Campaign cash roundup and questions about our sleeping watchdog

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Money still talks in San Francisco elections, where third-party cash is playing an increasingly influential role.

Oliver Luby – the last true public-spirited employee at the Ethics Commission (a campaign lapdog when it should be a watchdog) before being forced out in 2010 – has written an insightful and comprehensive analysis of spending by candidates and outside groups during last year's election. It's published by CitiReport.

Among his findings are that the largely unregulated spending by supposedly independent third-party groups totaled $3.6 million, with $1.4 million of that going to support Mayor Ed Lee, and much of it coming so late in the race that voters weren't able to factor its sources into their decisions.

Those outside groups spent almost as much to elect Lee as the campaign itself raised, which was almost $1.6 million. When those two figures are combined, and one subtracts the $419,891 in independent expenditure (IE) spending in opposition to Lee, the appointed mayor and his supporters spent $33.87 for each first place vote he received, or about 2.5-times that of second-place finisher John Avalos, whose $757,327 in “supportive financing” works out to $13.25 per vote.

Luby has long called for Ethics to get tougher on violators of campaign finance law, playing whistleblower at several key points in his career, starting in 2004 when he and then-staffer Kevin DeLiban exposed notorious campaign attorney Jim Sutton's alleged scheme to illegally launder unregulated funds being collected for then-Mayor Gavin Newsom's inauguration into paying off some of his $550,000 campaign debt.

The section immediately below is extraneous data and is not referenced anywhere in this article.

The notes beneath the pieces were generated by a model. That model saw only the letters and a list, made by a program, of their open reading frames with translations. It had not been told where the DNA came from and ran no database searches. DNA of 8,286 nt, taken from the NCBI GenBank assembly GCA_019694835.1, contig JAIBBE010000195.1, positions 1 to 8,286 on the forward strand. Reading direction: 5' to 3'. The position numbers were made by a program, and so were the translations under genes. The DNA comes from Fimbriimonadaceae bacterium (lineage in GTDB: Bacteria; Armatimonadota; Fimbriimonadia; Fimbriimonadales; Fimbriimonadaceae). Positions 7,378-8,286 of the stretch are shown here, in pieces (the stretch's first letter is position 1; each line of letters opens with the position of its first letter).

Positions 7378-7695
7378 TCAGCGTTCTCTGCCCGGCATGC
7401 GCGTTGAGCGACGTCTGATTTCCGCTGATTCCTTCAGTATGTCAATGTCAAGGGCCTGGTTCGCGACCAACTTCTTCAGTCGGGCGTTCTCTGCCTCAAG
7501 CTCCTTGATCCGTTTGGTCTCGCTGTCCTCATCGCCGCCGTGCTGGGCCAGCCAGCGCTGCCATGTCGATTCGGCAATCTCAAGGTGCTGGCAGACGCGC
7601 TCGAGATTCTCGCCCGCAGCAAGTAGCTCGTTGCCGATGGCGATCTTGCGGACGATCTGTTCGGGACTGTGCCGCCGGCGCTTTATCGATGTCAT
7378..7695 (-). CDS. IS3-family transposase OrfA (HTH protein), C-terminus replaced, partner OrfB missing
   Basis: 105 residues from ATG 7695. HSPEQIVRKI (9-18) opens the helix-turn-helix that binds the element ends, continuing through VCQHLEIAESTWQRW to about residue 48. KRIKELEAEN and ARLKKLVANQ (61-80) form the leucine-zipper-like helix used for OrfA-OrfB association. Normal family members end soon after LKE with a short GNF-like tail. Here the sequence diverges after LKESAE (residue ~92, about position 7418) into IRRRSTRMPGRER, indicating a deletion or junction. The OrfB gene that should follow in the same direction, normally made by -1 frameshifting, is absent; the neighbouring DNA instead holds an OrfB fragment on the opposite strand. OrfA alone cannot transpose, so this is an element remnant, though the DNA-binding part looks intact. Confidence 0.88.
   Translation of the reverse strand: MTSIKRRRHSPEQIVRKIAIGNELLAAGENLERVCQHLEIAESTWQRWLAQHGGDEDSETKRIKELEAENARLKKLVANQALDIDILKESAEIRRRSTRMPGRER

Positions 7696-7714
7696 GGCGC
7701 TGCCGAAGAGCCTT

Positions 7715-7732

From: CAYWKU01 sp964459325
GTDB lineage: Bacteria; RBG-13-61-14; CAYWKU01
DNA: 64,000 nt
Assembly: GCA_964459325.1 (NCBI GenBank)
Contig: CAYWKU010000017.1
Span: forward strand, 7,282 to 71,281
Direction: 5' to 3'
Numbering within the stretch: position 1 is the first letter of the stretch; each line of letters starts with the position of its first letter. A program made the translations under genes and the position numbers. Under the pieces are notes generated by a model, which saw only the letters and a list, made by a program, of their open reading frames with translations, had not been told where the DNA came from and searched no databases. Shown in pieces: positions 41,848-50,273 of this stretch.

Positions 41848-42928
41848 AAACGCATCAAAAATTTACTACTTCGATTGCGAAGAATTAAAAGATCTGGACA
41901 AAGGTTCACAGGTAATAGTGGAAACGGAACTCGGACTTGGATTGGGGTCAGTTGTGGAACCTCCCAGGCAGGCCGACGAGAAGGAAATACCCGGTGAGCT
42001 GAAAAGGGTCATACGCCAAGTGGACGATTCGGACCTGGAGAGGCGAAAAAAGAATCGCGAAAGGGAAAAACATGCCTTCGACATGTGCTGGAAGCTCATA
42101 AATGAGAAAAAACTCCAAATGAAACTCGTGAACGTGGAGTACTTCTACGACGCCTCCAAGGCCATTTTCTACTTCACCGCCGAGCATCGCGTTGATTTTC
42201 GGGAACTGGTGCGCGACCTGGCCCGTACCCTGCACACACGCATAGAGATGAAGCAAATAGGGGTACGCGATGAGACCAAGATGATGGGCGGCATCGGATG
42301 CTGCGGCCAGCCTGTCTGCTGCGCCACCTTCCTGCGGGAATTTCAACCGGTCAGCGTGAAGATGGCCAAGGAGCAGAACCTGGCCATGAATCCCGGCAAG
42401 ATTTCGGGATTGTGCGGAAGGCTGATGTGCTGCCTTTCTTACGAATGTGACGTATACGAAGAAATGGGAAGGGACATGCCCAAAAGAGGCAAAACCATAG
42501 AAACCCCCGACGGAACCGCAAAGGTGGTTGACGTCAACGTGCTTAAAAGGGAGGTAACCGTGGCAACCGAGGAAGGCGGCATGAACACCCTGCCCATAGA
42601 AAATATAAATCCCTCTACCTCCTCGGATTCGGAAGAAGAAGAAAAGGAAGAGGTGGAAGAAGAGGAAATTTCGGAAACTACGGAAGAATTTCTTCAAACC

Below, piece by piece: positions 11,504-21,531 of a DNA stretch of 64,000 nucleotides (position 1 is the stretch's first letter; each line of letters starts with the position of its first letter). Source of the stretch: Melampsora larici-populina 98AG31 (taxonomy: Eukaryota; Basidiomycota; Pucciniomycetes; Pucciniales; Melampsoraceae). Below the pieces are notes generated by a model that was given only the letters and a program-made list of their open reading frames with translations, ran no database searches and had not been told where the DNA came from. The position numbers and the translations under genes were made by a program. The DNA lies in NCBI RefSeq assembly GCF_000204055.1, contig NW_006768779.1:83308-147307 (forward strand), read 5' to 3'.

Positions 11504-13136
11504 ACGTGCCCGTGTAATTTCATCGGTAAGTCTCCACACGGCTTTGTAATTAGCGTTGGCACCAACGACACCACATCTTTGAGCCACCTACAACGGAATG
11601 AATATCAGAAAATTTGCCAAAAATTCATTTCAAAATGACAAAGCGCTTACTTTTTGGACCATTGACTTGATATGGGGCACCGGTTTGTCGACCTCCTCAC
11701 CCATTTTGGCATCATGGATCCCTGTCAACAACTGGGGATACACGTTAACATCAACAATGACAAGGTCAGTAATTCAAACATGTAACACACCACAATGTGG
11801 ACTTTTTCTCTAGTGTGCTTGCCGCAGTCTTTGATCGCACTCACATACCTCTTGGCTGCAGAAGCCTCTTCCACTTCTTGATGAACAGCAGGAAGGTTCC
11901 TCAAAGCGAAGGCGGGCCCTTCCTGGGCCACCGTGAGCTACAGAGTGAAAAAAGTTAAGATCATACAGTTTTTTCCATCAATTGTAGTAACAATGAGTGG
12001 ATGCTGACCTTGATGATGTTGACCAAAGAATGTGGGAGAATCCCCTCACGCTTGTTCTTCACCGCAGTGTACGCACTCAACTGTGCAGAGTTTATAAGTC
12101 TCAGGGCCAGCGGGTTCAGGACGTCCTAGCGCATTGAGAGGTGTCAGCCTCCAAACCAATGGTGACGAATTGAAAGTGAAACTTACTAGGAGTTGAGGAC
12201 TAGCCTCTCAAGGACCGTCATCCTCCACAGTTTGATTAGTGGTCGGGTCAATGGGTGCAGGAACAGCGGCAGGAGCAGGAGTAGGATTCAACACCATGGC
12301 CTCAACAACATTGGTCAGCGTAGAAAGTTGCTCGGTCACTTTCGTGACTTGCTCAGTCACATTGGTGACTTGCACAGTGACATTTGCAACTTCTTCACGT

In his latest piece, Luby again calls out his old bosses at Ethics for ignoring local laws against maxing out donations to many candidates in order to buy influence at City Hall. Donors are limited to an “overall contribution limit” that equals the maximum individual donation of $500 times the number of offices open, which was three in this election. It allows the city recoup from the campaigns money collected in excess of that, which Luby said totals $29,111 in this election.

“The SF Ethics Commission does not enforce this law. Supervisor Scott Wiener wants to help them get rid of it,” Luby wrote. Ethics Commission Executive Director John St. Croix was out of the office and hasn't returned a Guardian call for comment.

Among those whose excessive contributions would be diverted to city coffers are Planning Commissioner Michael Antonini (perhaps the city's most powerful Republican), PR powerhouse Sam Singer, medical marijuana activist Kevin Reed, political fundraiser Wade Randlett, city staffer-turned-developer Michael Cohen, moderate Democrat Mary Jung, and Coalition for Responsible Growth (a pro-development group) President Rodrigo Santo. Not surprisingly, they all contributed to Lee, whose campaign would be on the hook for the most in givebacks, $7,725, followed by David Chiu's mayoral campaign at $4,700.

Finally, for all their talk about fiscal responsibility, Lee and his supporters couldn't seem to live within their means in this election. Lee's campaign finished about $275,000 in debt, while two of the pro-Lee IEs also finished in the red: SF Neighbor Alliance ($11,338) and Progress for All ($35,890), the ethically challenged creators of the “Run Ed Run” campaign that purported to talk Lee out of his pledge not to run for a full term in the office he'd been appointed to.

These are just some of the findings in Luby's voluminous reporting, so check it.